GOP-controlled Arizona Senate passes 15-week abortion ban

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Republicans who control the Arizona Senate have approved the abortion ban after 15 weeks

PHOENIX — Republicans who control the Arizona Senate voted on Tuesday to ban abortion after 15 weeks of pregnancy, set to implement a new ban ahead of a much-anticipated U.S. Supreme Court ruling that could bring seismic changes to the availability of abortion in the United States.

The vote came over objections from minority Democrats who said the measure was unconstitutional under the landmark Roe v Wade and other Supreme Court rulings that the High Court could overturn. They also said any ban would disproportionately impact poor and minority women who will not be able to travel to Democratic states without strong abortion laws.

But Senator Nancy Barto, the Republican sponsor of the bill, said she hopes the High Court will uphold a Mississippi law banning abortion after 15 weeks that she is now weighing.

“The state has an obligation to protect life, and that’s what it’s all about,” Barto said during the debate. “A 15-week-old baby in the womb has a fully formed nose, lips, eyelids, sucks his thumb. They feel pain. That’s what this bill is about.

Arizona already has some of the most restrictive abortion laws in the country, including one that would automatically ban it if the High Court completely overturns Roe, the nearly five-decade-old ruling that enshrined a national right to abortion. abortion.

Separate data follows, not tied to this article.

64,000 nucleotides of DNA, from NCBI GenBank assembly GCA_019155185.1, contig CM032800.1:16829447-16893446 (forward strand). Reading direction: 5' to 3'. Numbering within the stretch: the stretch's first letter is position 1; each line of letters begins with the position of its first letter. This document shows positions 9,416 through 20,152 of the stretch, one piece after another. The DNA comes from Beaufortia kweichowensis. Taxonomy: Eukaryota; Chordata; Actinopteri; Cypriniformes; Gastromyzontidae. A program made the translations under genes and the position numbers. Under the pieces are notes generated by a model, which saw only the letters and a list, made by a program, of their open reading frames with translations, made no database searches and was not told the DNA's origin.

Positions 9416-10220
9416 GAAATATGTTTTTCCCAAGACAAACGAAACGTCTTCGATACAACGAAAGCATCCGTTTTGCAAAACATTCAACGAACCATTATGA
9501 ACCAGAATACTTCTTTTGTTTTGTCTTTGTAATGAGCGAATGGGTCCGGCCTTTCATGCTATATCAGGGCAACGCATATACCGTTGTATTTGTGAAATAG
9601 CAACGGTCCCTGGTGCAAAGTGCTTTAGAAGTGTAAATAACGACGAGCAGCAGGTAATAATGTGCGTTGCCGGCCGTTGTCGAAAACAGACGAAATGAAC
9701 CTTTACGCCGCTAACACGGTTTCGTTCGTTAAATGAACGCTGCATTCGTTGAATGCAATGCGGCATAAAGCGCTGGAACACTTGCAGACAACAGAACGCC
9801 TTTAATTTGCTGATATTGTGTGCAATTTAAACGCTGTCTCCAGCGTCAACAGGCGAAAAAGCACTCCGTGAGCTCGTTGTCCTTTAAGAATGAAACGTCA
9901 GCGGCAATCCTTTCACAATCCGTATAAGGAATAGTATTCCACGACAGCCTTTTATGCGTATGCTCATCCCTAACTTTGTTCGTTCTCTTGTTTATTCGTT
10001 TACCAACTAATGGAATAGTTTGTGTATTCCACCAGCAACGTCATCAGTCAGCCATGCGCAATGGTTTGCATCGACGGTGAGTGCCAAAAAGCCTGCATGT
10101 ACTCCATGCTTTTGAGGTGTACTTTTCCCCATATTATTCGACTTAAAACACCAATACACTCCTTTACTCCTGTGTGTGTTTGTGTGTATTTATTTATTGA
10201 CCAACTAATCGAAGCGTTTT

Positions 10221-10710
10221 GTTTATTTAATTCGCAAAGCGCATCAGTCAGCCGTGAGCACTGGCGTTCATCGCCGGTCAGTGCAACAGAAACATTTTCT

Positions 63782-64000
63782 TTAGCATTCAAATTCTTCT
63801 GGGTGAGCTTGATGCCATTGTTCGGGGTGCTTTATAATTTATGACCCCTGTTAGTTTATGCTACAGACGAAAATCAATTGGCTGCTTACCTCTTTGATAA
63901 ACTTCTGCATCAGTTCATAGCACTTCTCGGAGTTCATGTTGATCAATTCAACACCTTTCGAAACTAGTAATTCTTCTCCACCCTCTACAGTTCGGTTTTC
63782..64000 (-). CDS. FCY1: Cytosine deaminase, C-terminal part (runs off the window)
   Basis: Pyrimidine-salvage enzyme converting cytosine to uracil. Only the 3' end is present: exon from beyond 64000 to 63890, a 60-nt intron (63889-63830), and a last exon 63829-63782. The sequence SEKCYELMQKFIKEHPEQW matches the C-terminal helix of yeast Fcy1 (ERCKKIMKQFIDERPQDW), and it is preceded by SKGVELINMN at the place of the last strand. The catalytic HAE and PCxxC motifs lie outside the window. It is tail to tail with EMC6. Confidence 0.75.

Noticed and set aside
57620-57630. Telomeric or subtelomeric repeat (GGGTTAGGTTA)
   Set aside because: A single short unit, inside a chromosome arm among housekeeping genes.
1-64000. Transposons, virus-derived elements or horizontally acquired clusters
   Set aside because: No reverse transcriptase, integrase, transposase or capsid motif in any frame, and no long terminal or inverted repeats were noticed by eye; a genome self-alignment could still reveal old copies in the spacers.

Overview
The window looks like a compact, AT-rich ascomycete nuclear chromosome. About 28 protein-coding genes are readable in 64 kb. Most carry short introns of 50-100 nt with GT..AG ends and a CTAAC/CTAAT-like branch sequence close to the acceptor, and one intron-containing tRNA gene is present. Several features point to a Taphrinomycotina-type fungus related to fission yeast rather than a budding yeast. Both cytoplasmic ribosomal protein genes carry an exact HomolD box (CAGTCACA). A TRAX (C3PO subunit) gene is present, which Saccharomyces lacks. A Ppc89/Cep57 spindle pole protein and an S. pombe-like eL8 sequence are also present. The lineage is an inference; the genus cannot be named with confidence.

Republicans hope to put the 15-week ban in place so that it takes effect quickly if the Supreme Court further limits abortion rights but stops short of overturning Roe altogether. The measure closely mirrors Mississippi law.

Under current abortion rulings, abortion is legal until a fetus can survive outside the womb, which is usually around 24 weeks.

Democratic Senator Martin Quezada pushed Barto on the state of the law today, with Roe and a series of follow-up rulings enshrining a woman’s right to an abortion.

“I understand the hopes of what the Supreme Court will do on your side of the aisle,” Quezada said. “But as it stands, is this law constitutional or not?”

” I think so. I believe so,” Barto said. “I believe our constitution clearly represents life, liberty and the pursuit of happiness and the first part of that is life.”

Quezada, who represents parts of Glendale, said that was simply untrue.

“If we wait to see what the Supreme Court does, let’s wait to see what the Supreme Court actually does before we start trying to change these laws,” he said. “Otherwise you’re spinning our wheels right now.”

The bill is now moving to the State House, where majority Republicans also regularly support abortion restrictions. If he’s been there, he’s going to the governor’s office, Doug Ducey. The Republican opposes abortion and has signed every related bill that has reached his office in the past seven sessions.

Barto’s bill would make it a crime for a doctor to perform an abortion after 15 weeks, but would make it illegal to prosecute women for having one. Doctors could face felony charges and lose their license to practice medicine. There is an exception for cases where the mother risks death or serious permanent harm, but not for cases of rape or incest.

Of the 13,186 abortions performed in Arizona in 2020, 636 took place after 15 weeks of pregnancy, according to the latest data from the Arizona Department of Health Services.

A proposal to mirror a Texas law that effectively bans abortions after six weeks has also been introduced in Arizona but has not advanced through the legislature. The measure is unique in that it allows private citizens to bring civil suits against anyone who helps someone else get an abortion after six weeks. This has made legal challenges difficult because the government is not involved in law enforcement.

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